Reading the verses of Parashat Mishpatim with this new understanding of the Ten Commandments reveals new and important insights. For example, the treatment of murder at the outset of the parashah: The Sixth Commandment proscribes murder; this is a value statement transmitted at Mount Sinai. In Parashat Mishpatim, the specific contours of what constitutes murder are addressed. Categories are created - manslaughter, premeditated murder, criminal negligence, crimes of passion and more; various cases and scenarios are clarified, and punishments are established. In a very clear and unequivocal manner, murder is distinguished from manslaughter, and the punishments for each are set: A person who unintentionally causes the death of his fellow man is removed from society, and sent to a place of refuge. On the other hand, a person guilty of premeditated murder must pay with his or her own life; there is no refuge for a murderer. "If a person plots against his neighbor to kill him intentionally, then you must even take him from My altar to put him to death." (Ex. 21:13-14).

The reference to the Sanctuary, the holiest place on earth, the epicenter of religious practice, in a verse discussing the basest human behavior, speaks precisely to our newfound insight: A person cannot hide behind their religious appearance or displays of piety if they have committed a crime. Ritual does not eclipse morality; these are two sides of the same proverbial coin, and they cannot exist independently.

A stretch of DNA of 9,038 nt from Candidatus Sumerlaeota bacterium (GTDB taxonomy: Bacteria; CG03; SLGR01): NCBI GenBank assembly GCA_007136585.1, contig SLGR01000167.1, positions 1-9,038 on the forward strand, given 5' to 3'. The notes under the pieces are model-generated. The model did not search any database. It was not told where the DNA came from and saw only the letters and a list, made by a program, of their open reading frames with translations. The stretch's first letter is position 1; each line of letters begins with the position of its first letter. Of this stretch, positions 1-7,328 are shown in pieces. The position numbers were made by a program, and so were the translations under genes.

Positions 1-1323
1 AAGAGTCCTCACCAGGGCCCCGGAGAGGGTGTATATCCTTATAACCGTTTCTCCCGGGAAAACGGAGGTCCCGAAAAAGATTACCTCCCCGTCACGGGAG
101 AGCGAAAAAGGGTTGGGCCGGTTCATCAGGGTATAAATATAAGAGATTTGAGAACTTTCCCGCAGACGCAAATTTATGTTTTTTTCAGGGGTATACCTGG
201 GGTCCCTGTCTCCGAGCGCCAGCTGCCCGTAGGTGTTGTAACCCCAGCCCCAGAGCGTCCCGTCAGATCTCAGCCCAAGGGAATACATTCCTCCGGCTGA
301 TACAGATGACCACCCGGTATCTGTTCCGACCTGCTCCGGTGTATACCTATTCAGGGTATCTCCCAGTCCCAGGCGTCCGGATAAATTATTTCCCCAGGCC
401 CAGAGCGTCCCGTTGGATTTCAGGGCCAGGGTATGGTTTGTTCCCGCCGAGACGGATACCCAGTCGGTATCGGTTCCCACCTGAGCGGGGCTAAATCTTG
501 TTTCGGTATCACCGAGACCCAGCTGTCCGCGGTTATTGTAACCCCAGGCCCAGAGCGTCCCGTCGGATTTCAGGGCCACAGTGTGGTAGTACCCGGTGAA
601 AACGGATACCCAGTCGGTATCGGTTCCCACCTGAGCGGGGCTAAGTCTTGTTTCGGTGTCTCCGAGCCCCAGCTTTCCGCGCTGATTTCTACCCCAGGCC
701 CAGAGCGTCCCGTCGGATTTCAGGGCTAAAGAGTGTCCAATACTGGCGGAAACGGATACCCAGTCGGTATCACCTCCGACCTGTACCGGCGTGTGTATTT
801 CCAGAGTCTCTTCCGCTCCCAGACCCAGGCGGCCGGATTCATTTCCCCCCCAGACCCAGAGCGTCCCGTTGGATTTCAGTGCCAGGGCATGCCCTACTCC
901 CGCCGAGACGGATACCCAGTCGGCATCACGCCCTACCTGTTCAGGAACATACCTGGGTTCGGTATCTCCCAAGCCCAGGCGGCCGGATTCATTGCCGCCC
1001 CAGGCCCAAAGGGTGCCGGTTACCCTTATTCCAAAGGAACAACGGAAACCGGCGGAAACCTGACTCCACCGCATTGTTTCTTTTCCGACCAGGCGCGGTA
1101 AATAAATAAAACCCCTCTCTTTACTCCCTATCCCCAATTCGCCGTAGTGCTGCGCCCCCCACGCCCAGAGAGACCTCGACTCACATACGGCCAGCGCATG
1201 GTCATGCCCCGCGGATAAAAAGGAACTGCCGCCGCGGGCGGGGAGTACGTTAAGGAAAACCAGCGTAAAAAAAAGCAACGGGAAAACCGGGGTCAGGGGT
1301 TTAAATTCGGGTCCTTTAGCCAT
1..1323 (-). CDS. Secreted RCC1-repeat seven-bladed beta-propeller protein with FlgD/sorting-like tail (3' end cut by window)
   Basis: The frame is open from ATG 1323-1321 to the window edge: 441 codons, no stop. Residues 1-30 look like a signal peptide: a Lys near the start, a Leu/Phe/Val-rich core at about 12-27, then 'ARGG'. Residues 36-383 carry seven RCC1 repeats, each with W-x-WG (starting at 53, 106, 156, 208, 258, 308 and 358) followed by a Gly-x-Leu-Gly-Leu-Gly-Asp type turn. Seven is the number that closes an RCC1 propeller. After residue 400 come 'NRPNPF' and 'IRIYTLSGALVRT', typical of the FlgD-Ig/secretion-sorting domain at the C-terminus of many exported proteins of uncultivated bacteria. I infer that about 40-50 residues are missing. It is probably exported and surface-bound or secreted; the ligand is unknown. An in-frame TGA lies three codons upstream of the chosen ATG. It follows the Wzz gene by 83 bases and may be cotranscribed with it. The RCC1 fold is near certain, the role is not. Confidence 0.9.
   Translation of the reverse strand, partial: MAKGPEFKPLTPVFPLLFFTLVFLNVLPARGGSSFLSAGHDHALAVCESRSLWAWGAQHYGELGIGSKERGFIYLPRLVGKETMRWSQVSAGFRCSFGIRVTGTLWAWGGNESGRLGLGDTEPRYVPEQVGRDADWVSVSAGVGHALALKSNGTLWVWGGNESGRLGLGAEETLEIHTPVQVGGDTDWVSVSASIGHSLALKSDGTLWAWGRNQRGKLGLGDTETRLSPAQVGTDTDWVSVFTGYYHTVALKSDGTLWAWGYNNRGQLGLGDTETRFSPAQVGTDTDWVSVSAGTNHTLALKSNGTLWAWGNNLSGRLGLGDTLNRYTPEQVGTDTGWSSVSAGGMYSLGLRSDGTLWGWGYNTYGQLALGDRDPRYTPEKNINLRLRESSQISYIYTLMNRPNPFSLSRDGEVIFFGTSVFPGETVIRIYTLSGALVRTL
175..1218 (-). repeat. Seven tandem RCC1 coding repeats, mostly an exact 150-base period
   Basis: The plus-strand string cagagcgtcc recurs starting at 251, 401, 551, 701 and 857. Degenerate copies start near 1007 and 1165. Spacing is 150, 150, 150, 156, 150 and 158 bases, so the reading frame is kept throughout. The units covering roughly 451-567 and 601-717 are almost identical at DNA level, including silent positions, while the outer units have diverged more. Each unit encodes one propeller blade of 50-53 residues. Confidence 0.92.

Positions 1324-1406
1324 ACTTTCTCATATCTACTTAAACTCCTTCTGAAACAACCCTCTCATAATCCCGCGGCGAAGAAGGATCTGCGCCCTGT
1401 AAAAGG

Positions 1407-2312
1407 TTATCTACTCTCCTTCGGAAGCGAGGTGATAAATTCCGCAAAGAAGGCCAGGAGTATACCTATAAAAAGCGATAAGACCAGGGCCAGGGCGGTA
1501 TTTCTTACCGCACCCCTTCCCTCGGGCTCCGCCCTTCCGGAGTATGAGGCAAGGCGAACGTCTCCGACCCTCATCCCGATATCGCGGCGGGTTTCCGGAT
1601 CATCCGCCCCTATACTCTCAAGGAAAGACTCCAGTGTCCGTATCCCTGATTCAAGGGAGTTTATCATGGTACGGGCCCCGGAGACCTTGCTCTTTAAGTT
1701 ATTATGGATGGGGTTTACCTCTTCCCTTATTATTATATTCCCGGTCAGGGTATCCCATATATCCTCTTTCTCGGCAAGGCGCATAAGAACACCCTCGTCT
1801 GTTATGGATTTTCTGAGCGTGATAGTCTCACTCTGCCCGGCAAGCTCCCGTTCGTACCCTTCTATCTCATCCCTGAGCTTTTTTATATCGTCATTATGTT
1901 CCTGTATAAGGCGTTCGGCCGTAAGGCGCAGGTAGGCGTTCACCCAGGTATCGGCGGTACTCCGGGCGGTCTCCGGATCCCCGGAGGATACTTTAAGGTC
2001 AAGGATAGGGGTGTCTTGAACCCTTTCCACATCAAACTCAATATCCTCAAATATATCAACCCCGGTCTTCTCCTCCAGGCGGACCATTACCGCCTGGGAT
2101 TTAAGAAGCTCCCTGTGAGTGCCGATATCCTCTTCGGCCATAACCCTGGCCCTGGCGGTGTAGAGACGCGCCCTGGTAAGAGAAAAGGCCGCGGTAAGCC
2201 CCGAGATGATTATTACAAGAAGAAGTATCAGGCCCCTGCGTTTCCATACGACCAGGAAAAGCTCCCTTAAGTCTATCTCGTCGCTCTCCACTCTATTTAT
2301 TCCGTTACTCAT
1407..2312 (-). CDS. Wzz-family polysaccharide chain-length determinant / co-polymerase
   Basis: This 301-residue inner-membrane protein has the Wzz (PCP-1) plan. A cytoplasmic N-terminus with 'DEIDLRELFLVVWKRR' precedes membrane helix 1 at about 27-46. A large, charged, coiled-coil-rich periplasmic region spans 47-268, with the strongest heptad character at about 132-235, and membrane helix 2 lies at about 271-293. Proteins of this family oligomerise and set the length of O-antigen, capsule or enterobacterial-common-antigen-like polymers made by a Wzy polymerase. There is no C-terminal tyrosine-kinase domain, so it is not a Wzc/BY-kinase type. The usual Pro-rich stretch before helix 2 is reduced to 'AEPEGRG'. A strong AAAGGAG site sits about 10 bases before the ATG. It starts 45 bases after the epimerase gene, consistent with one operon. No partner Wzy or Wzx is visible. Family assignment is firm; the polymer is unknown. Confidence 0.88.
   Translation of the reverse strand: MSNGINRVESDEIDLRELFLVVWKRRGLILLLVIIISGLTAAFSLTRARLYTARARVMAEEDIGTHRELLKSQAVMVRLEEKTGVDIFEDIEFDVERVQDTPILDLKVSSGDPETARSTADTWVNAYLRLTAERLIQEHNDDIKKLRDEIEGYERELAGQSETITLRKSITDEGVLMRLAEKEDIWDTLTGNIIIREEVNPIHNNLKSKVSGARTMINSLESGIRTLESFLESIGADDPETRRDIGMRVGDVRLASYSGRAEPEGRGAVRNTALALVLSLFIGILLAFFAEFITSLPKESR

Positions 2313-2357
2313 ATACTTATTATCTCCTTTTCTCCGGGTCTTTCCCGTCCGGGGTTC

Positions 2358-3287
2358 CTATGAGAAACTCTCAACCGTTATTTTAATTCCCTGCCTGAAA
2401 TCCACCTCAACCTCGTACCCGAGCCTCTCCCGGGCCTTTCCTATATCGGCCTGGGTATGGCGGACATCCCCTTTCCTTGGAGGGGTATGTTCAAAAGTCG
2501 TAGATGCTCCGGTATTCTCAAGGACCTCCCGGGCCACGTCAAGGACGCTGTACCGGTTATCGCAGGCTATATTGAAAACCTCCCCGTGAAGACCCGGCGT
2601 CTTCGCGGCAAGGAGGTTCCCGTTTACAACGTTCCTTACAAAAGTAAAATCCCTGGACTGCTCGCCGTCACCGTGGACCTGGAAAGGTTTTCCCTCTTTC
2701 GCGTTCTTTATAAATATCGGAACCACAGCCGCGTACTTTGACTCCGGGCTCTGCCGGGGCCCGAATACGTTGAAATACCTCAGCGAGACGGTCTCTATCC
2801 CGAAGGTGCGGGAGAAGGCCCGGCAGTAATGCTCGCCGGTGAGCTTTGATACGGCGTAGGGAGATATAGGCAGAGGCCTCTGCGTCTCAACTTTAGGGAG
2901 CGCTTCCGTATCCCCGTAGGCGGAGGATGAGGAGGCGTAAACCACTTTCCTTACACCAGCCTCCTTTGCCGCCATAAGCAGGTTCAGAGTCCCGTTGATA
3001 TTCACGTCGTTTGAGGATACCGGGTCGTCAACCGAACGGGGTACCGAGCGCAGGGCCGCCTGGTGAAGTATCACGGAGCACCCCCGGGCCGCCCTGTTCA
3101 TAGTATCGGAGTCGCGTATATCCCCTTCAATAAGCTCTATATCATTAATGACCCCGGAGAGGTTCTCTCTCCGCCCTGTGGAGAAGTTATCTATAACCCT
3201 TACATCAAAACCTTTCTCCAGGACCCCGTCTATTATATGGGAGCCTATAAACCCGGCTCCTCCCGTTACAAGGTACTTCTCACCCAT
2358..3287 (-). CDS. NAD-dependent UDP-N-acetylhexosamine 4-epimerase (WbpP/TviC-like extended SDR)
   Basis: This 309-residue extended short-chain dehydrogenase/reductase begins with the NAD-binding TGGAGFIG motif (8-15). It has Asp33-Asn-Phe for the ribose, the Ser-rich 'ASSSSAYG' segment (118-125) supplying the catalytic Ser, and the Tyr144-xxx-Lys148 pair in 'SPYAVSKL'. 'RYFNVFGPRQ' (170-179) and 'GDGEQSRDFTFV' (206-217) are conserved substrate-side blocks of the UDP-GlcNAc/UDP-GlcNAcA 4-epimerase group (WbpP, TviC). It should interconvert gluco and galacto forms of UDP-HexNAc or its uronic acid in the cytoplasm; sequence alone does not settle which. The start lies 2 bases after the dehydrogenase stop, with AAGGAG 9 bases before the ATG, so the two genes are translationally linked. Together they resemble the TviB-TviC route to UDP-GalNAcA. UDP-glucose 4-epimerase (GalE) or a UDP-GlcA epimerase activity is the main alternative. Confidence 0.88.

This same idea was hinted at in the verses following the Ten Commandments: "When you eventually build a stone altar for Me, do not build it out of cut stone. Your sword will have been lifted against it, you will have profaned it." (Ex. 20:22) Metal is a symbol of war and mayhem, therefore it cannot be used to prepare an altar for the service of God. The Sanctuary must be a place not only of worship, not only of ritual purity, but also of peace and social justice. Murderers will find no sanctuary or protection there, nor will it be built with the use of the sword. Similarly, the Ten Commandments do more than address social justice alongside cultic ritual. They meld these two heretofore unrelated aspects of the human experience, teaching us that it is the combination of the two that creates a holy society.

With this understanding of the Revelation, the verses in Parashat Mishpatim take on a deeper meaning: The taking of a life is not merely an offense against an individual or even against society as a whole. It is also an offense against God Himself. Man is created in the image of God, formed by God out of the earth He collected from the very spot upon which the Altar would stand. (Rashi, Bereishit 2:7) In other words, we are not "stardust"; we are the Altar and Holy Temple. The sanctity of human life and the sanctity of the Altar are one and the same. The ritual and the social aspects of holiness spring from the very same source; they are inseparable. Therefore, a person who takes a life will not find refuge in the Sanctuary.

Judaism's revolutionary vision of holiness, then, is that ritual and social holiness are two sides of one coin, two parts of the same Tablets. The Ten Commandments were the first harbingers of this vision, and the verses of Parashat Mishpatim translate that vision into law.